Al Gromer Khan, Chakra Noir

khan_chakraI can always count on Al Gromer Khan to provide me with slinky, sultry, Middle Eastern-inspired grooves, and I get plenty of them, along with nice touches of jazz and more, on the excellent release Chakra Noir. There’s a great variety of styles at play here, all based around Khan’s signature sitar, keeping the album fresh and interesting the whole way through. We open in the dreamy, mystic space of “A Simple World with Flowers,” with smoky chants, light piano, and an ending that fades to wisps. Then Khan surprises us with that light jazz flair on “Degrees of Tenderness.” Listen to the shush of brushed drums, the rolling voice of the keys, and the slack-and-slide tone of the sitar. It has a definite small-combo feel, plus you get some chirping accent sounds that are either field recordings or a neat trick on strings. (Either way, nice touch.) The jazz vibe comes in again on “A Summer Tale,” mostly through the shuffle and snap of the drums. Again, Khan slows the pace down, keeps things quiet, and sets you gently rocking to his groove. “Rose of All My Days” adds a laid-back and turned-down beat to long pads and more of the gorgeous voice of the sitar for one of the most enveloping tracks on the album. The long pauses between sitar phrasings feels contemplative, like Khan is considering and formulating his next moment before playing. “Adya Shakti” moves into a folk-music space, leading with acoustic guitar over a very quiet backdrop. The sitar feels in spots like a slide guitar, a soulful tone drawn from the strings. It’s a short piece, but very engaging. “IM NU” sounds like Khan went for a walk with Enya to talk about music. Built around a clipped vocal sample and slowly paced chords, this is an ear-tickler of a track with an undeniable hook. It mostly loops back around on itself, with new elements laced in here and there. I like the track a lot, but feel like it could have been shorter for what it has to say.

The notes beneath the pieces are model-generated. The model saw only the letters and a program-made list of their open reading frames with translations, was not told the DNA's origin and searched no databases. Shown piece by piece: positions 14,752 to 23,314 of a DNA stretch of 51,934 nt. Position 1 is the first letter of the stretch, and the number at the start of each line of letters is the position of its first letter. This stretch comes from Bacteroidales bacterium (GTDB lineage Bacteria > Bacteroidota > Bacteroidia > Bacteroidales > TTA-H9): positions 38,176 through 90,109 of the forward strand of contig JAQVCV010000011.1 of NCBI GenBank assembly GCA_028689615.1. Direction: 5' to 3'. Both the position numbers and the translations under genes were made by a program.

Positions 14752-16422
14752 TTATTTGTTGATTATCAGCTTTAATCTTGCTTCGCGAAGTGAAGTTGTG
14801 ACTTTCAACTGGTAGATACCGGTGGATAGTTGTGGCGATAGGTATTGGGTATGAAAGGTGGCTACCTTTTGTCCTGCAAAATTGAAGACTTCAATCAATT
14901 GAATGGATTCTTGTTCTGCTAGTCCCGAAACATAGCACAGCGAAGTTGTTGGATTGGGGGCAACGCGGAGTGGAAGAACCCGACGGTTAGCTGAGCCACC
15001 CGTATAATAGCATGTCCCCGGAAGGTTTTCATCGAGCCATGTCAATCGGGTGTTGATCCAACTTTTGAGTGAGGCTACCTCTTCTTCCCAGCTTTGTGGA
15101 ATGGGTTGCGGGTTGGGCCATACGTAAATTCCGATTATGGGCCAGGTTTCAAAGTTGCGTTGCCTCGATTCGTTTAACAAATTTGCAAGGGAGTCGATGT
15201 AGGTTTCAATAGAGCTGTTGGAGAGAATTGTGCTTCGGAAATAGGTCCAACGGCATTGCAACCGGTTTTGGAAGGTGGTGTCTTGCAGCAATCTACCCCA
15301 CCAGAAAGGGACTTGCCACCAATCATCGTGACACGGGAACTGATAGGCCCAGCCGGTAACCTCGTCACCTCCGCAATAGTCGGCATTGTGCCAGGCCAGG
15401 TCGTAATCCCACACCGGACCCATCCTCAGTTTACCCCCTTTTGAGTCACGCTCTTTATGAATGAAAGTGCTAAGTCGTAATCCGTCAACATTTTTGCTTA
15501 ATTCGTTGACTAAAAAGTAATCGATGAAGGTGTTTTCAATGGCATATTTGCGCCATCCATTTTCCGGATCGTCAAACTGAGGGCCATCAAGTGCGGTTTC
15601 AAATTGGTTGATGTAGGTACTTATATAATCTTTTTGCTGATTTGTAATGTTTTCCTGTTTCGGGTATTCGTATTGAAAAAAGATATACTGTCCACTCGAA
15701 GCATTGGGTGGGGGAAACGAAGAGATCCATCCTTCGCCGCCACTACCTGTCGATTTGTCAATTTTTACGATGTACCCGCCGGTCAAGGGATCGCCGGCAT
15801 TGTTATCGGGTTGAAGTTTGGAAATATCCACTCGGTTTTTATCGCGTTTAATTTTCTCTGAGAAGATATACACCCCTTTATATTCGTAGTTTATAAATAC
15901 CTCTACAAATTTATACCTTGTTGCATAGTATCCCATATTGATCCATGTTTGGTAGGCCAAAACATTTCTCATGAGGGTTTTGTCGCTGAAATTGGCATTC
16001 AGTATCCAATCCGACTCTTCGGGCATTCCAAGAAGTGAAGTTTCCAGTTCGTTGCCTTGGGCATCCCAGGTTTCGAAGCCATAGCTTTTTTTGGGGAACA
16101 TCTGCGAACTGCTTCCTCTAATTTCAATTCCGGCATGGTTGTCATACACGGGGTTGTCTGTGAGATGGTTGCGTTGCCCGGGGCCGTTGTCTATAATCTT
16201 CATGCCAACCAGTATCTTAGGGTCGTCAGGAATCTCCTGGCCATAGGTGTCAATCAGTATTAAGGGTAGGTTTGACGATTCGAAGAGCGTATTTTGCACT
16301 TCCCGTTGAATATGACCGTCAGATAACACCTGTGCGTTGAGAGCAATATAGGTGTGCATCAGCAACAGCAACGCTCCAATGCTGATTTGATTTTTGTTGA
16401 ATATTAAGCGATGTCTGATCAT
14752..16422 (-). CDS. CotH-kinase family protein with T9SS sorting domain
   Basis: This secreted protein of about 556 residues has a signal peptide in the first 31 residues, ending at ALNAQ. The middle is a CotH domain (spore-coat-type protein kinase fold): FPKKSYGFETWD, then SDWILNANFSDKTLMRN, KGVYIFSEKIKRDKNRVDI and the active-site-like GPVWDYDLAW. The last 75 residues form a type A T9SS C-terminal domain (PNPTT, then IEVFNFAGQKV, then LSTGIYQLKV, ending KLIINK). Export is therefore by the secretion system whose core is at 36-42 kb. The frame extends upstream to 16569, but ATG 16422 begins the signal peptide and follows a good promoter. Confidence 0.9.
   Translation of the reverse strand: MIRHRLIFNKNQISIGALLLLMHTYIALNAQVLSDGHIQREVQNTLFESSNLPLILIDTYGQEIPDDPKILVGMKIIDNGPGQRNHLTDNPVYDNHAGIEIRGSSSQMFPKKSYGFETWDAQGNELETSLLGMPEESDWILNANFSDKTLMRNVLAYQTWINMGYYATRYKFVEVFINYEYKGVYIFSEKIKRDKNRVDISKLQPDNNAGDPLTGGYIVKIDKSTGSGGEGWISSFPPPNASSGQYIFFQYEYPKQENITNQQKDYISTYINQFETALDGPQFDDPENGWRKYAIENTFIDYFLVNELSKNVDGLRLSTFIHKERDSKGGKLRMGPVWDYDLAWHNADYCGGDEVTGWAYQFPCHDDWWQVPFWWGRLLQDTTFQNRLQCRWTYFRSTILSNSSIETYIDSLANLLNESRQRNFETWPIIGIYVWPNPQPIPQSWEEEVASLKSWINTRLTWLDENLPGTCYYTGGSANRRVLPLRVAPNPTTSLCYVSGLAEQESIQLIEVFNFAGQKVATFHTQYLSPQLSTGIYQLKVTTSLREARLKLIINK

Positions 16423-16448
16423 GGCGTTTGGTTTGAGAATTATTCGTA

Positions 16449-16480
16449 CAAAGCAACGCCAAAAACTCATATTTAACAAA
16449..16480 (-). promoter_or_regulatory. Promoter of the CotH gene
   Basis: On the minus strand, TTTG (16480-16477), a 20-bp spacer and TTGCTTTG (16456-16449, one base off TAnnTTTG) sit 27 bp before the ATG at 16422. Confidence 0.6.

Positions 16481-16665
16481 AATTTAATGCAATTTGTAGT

Chakra Noir is the third release I’ve reviewed from Al Gromer Khan (his back catalog is impressively deep) and each new step has gotten better and better. This is a confident, relaxing, and firmly engaging album that bends the artist’s signature core around differing styles and makes them all work. Each new tune has something fresh to offer while staying true to the spirit of the music overall. The spidery lines of Khan’s beloved Eastern music always make it feel sensual and mysterious, but he’s ready to play with the sound and bring it into other schools of thought. That alone makes his music worth listening to. You think it will be one thing, because you see a sitar, and then Khan skillfully guides you elsewhere—and you quite gladly follow along. It’s been suggested by other reviewers that this album may represent Khan at his absolute best. I find it hard to disagree, and strongly suggest you take this trip. A superb release from a masterful artist.

Available from CD Baby.

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